Class actions began in Australia in the year of 1992 where claims of a group of people are brought by one or a small number of representatives. The amounts claimed are often large with complex proceedings, high costs and adverse publicity.
The expansion and accessibility of litigation funding, greater availability of information, and an increasing number of law firms inclined to represent plaintiffs have added to persistent growth of class actions. During the early 2000s, shareholder class actions started gaining momentum where a group of shareholders in the listed companies join hands to sue boards for violating disclosure requirements.
Some of the significant class actions included the case against National Australia Bank in 2010 over allegations that the bank didn’t disclose its exposure to bad debts related to the global financial crisis and ended up with a payout of $110 million in addition to $12.5 million (in costs) after 2 years of litigation. Another example was of the property group Centro, which was the largest settlement in Australia’s history, where shareholders won $200 million after 4 years of litigation.
In 2020, Myer Holdings Limited (ASX: MYR) was faced by a historic class action by its shareholders with the allegation that the departmental store giant misled shareholders over its forecast profits for the financial year of 2015 and breached its continuous disclosure obligations.
However, there was no loss in its case as market consensus was much lower than the company’s guidance, i.e. shareholders did not have to bear any damage due to hard scepticism amongst analyst that Myer will not achieve its projection to deliver a profit more than its 2014’s financial year profit of $98.5 million.
With the Federal court ordering the parties to pay their own costs, the case was dismissed on 6 May 2020. Myer agreed with the plaintiff TPT Patrol to dismiss the case giving an unexpected end to first-ever Australian class action by shareholders against a listed company to go to judgement.
Myer recorded a share price of $0.275 on 29 May, down by 1.78%.
Another class action lawsuit which was in media for quite some time now is against an Australia’s IOOF Holdings Ltd (ASX: IFL). The Company updated that the lawsuit started in 2019 against the wealth manager about accusations of violating disclosure obligations will not only be dismissed but also no payments will be paid to the plaintiffs. However, separate proceedings against the wealth manager are stepping up.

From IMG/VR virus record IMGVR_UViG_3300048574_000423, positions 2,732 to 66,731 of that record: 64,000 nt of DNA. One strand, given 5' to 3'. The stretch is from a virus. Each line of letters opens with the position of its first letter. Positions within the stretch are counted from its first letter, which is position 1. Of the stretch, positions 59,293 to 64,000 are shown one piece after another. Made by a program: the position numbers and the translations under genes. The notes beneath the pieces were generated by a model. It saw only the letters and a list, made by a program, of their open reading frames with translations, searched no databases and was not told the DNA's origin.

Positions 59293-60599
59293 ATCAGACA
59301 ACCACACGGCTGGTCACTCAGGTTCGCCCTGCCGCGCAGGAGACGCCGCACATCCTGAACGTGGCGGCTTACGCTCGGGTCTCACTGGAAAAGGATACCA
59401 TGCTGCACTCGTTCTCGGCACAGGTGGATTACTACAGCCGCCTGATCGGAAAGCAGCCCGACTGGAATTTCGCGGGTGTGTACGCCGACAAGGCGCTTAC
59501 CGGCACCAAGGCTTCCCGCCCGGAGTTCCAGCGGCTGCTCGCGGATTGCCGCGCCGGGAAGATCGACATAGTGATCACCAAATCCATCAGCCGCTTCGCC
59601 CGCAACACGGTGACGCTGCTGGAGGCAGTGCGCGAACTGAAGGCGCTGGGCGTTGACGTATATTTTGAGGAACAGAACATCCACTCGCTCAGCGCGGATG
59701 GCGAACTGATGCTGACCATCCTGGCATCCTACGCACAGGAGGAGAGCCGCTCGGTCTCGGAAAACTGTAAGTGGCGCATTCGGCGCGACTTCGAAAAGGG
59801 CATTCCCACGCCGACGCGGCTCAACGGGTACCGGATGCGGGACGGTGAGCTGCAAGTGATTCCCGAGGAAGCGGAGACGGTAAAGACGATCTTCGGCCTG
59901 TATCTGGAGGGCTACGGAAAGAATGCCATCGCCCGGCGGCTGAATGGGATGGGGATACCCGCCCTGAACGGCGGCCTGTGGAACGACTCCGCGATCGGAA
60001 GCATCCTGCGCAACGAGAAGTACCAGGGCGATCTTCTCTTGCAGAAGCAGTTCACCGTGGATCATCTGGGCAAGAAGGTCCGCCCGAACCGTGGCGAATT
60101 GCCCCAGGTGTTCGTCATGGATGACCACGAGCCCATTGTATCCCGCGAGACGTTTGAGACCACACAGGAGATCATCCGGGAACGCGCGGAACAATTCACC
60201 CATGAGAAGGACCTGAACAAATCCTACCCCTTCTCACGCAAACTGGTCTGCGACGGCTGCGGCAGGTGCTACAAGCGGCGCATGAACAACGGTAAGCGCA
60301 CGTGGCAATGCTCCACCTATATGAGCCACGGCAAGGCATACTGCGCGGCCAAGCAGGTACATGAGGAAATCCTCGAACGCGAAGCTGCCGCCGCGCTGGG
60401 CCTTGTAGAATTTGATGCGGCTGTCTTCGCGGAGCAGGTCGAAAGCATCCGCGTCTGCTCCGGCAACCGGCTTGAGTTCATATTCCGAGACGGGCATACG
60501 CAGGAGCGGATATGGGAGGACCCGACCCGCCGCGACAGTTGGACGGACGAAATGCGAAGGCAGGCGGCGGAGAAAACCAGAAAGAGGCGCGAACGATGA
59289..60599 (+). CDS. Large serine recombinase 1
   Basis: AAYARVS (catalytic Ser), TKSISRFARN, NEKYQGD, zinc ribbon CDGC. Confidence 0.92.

IOOF is an Australian financial services company based in Melbourne offers financial advice, investment management services and superannuation. The firm was sued by shareholders in April 2019 who claimed that the firm had breached stock market disclosure requirements and was involved in deceptive conduct. The lawsuit was filed by Quinn Emmanuel in New South Wales Supreme Court.
In 2018, a public enquiry by Royal Commission revealed widespread wrongdoing in the financial industry such as customers being charged for non-rendered services and the duplicity of regulators. IOOF was amongst the companies attacked at the royal commission over the fees-for-no-service outrage. It earned a court victory in 2019 when APRA failed to secure director’s duty breaches on the company and have its executives barred from the industry.
In a trading update dated 25 May 2020, IOOF stated that it would not make any payments to claimants, their lawyers, financial backers, or any other supporters of the class action as part of the arrangement.
IOOF shares were trading at $4.84 on 29 May, down by 0.41%.
Treasurer eases continuous disclosure obligations
The bar is set high to comply with the continuous disclosure laws in Australia, which requires companies to immediately inform investors of developments that could alter the price or value of securities. The rules are made to safeguard market integrity so that all investors can access timely information on companies equally. The laws were used an objective test where it was tested whether a person has any knowledge that can have a significant impact on the price of securities. But they have also supported a wave of lawsuits that has annoyed the board of directors and separated the investment group.
This has led to several class actions with most recent IOOF this week and Myer last month where lawsuits were dismissed. While in some cases the trials resulted in multimillion-dollar payouts by companies like NAB, Multiplex and Centro.
Treasurer Josh Frydenberg made a significant change to country’s continuous disclosure laws on 25 May 2020. Now the companies and directors will be liable only if they had knowledge, recklessness or negligence that the information they share is wrong. He also stated that the looming uncertainty on the company’s outlook ahead amid coronavirus endangers companies to the risk of opportunistic class actions to have a conflict with their continuous disclosure obligations if predictions are found to be wrong.
The change in the laws will help ASX-listed entities to abide by continuous disclosure obligations during the present COVID-19 conditions. However, it will make it difficult for the shareholders to prosecute companies if the information given about their future outlook becomes inaccurate as the pandemic makes financial projections uncertain.
This change has an expiry of 6 months and has been effective from 26 May 2020.
Various activists and plaintiff lawyers condemned the Treasury’s move to ease continuous disclosure obligations asserting that this would mean investors would be moving forward with blind eyes and it can damage market integrity. However, many defence lawyers and businesses have welcomed this step claiming that it would eliminate all baseless and costly litigation which majorly benefits for profit litigation funding groups rather than actual shareholders.
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